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About mjt

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    Mk3 Tit Estate 1.0 SCTi Ecoboost 125ps
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    0 to 5000

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  1. You're very welcome. Glad to be of help.
  2. I can tell you what the Haynes says - I don't have any experience with working on the vacuum pump. According to Haynes you should use a spanner on the crankshaft pulley bolt to turn the crankshaft until the pushrod is fully retracted into the cylinder head. The pushrod is operated by an eccentric on the end of the camshaft. You should have done this before removing the pump but I would guess that if you do it before refitting it should be ok.
  3. When the mpg on our old 2003 1.8TDCi suddenly took a dive it turned out to be a sticking brake caliper. Try feeling the wheel hubs after a decent run to see if one or more is getting unusually hot.
  4. In view of this I think you're making a mistake buying a diesel. That mix of driving is not really suited to one. You won't get the mpg that is acheivable from long extra-urban journeys and aside from the DPF regeneration issues diesels are likely to be penalised in future by higher charges for driving in urban areas due to high NOX levels. When I changed our Mk1.5 1.8TDCi I opted to return to petrol because I could see the way things are going. Of course that's just my personal opinion, others will disagree.
  5. Just tonight on the news I saw a Merc creating a big bow wave, about two-thirds of the way up the radiator. I thought "you're pushing your luck".
  6. The reason is that's an American site and doesn't recognise European VINs.
  7. From what I've seen on the TV people drive through floods far too fast. Many years ago I occasionally had to drive my Mini through flood water on the way to and from work. I always took it very slowly, no more than walking pace, slipping the clutch if necessary to keep the revs up and prevent water from entering the exhaust, to avoid creating a lot of wash. I never had a problem with wet electrics (and bear in mind that water getting into the distributor cap and onto the HT leads was a weak point with early Minis).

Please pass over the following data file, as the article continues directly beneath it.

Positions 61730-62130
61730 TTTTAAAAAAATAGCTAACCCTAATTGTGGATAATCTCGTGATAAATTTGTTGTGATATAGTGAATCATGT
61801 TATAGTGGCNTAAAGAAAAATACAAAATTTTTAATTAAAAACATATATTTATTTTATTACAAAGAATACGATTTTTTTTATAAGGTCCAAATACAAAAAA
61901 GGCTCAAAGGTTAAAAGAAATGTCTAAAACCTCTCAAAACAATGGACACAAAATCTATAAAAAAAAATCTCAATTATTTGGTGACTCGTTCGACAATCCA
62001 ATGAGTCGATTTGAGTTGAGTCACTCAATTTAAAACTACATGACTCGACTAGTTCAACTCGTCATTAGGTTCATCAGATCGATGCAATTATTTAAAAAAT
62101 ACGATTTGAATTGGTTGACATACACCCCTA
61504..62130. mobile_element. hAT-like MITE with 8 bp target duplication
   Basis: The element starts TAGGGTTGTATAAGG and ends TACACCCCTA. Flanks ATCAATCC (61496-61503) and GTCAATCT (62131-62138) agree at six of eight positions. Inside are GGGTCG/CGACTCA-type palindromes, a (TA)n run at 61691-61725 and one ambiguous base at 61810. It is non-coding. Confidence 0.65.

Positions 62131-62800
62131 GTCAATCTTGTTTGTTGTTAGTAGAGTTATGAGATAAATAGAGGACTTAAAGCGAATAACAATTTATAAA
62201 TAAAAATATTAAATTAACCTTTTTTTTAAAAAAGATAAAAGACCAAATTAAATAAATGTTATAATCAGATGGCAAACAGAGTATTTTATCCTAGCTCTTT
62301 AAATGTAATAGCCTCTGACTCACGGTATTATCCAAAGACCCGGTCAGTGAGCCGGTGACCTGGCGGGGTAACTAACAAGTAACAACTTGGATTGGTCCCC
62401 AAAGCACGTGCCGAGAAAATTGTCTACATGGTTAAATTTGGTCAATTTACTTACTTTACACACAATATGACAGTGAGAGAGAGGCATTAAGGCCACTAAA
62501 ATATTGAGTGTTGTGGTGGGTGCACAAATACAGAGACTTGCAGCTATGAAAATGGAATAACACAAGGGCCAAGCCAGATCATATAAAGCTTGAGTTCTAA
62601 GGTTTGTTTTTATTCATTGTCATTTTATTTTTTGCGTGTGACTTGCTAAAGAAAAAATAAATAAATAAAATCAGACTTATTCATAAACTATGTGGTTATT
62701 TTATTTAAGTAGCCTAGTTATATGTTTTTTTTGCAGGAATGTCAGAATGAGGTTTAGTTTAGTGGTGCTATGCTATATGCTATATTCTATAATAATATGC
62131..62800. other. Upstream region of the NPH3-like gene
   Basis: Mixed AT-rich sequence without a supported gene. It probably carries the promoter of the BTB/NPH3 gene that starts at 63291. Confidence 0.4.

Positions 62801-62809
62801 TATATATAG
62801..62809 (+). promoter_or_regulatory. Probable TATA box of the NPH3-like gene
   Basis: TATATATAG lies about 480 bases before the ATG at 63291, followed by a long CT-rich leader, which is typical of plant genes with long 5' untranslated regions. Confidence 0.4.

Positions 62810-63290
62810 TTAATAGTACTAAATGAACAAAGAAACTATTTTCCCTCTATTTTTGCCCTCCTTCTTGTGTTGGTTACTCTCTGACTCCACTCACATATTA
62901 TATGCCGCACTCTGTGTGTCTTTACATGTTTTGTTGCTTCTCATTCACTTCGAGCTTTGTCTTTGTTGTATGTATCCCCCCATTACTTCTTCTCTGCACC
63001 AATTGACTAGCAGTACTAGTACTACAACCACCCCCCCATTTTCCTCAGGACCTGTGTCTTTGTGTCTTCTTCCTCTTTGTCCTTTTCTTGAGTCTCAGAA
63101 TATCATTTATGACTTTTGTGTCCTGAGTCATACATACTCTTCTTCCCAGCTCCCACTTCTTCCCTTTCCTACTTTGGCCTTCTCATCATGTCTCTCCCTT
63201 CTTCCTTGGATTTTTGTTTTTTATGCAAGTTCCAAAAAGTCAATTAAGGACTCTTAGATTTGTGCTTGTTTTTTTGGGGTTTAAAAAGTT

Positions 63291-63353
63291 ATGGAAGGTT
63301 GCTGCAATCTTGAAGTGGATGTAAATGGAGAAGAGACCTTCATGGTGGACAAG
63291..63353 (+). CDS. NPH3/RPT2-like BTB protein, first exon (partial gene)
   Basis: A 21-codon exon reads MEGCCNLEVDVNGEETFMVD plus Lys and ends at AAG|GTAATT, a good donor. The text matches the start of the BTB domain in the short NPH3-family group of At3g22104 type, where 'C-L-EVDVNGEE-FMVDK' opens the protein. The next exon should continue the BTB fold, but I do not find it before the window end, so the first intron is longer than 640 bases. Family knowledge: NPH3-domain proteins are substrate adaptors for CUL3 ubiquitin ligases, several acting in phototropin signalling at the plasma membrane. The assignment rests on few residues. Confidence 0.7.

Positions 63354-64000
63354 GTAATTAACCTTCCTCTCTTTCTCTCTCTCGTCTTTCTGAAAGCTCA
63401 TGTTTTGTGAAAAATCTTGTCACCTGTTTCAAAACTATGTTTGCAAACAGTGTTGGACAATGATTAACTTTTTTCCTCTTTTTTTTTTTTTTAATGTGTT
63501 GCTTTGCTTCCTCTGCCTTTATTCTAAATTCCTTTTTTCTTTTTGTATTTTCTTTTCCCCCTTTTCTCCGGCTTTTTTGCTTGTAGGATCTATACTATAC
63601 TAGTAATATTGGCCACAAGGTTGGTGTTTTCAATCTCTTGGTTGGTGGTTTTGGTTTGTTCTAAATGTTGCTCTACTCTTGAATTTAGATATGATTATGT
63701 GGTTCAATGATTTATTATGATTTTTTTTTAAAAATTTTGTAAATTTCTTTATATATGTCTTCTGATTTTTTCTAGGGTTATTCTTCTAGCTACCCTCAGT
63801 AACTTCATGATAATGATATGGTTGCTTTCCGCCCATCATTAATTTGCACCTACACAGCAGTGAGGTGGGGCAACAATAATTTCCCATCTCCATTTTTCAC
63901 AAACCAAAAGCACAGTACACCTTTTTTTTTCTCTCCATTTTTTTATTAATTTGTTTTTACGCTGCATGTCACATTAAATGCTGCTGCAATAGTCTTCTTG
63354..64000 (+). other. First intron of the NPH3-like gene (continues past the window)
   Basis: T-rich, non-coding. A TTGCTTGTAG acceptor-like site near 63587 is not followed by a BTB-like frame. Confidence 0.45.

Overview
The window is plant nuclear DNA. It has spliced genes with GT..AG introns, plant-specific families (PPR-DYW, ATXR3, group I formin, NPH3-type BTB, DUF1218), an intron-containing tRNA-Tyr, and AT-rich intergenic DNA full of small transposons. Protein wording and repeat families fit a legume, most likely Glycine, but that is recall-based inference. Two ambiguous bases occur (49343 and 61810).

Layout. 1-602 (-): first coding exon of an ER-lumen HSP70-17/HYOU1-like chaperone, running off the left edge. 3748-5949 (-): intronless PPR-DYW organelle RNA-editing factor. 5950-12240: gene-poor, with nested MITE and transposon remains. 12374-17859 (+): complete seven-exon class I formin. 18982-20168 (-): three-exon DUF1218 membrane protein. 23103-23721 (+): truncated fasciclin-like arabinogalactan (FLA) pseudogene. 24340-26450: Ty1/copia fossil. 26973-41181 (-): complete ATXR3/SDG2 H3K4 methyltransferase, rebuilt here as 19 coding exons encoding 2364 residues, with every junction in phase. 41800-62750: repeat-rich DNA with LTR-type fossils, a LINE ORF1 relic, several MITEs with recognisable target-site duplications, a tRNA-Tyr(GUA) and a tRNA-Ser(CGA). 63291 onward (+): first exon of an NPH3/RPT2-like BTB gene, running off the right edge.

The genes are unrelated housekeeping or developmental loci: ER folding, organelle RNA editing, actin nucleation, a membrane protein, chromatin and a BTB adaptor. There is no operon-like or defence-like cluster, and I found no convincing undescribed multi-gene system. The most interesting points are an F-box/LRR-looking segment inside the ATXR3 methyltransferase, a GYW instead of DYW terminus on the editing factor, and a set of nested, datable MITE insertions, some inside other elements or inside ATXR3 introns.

8. I'd have thought there's a possibility that the excessive heat could affect the bonding between the linings and shoes and could also warp the drums.
  9. Anyone thinking about buying a diesel might want to have a read of this. Could knock the premium price for six.
  10. Personally I wouldn't cut off or modify the existing connector if you can avoid it. If you ever have the screen replaced that will cause problems for the installer. It's your call, though. Possibly the original end of the ribbon is made thicker to go into the connector so maybe you don't have any choice. I'd steer clear of Scotch blocks, though, because of the current. If you really must cut and extend either use a chunky choc-bloc or, preferably solder and heatshrink sleeving.
  11. It looks like it should be possible to remove the broken piece from the connector, carefully strip the insulation from the ribbon and re-insert it. Try to just peel the insulation off. It's vital not to nick or scratch the copper as that will cause a stress point and lead to another fracture. The problem you're going to have is that the repair will leave the connection shorter so it's likely to fail again unless you can pull a bit of cable through the clip. Bear in mind the windscreen takes a very high current so the connection needs to be good enough to handle it.
  12. Best advice would be to get them from your friendly Ford dealer . They'll be able to identify them on their parts catalogue. I wouldn't just buy bolts from a shop as you need to be sure they're the right grade of material. It's not worth risking it for something as safety-critical as brakes.
  13. Are you using the Sealey bleeding kit that's pressurised with a pump? If so just operate the safety valve or slightly loosen the pump to release the pressure. If you take out a bleed nipple you will see that it has a conical seating machined on the end that seals to a matching seat in the brake cylinder. Obviously if you want to take a nipple out to clean it you need to depressurise the bleeding kit otherwise you'll have fluid squirting out. I'd advise using a brake hose clamp to avoid fluid dribbling out while you're cleaning up the nipple.
  14. Many of us have been there, Peter. Life was a lot simpler then. In the case of this 1.8, though, as I've pointed out the plugs each have a dedicated coil built into the cap so all electrical feeds are low-voltage and there isn't the same possibilty of HT tracking across wet leads. Add to that the fact that the car is misbehaving after it's fully warmed up and I think that would rule out cold and damp. To me this behaviour looks very much more like a fuelling problem. In the old days you could have put it down to a partially blocked idling jet (actually most of the cars I owned that had carbs were fitted with SU's, brilliant bits of kit, so didn't suffer from that). For one who claims to have little knowledge of modern petrol cars you seem to be pretty clued up to me.
  15. Personally I have to disagree with Peter on this one. I doubt that it's an ignition problem from what you've described. Ignition coils, plugs, HT leads (on cars that have them) are more likely to break down when the engine is under load with the consequent higher compression pressures. You probably need to get it checked for DTCs. If that doesn't pinpoint anything you might even have to get it monitored for running data.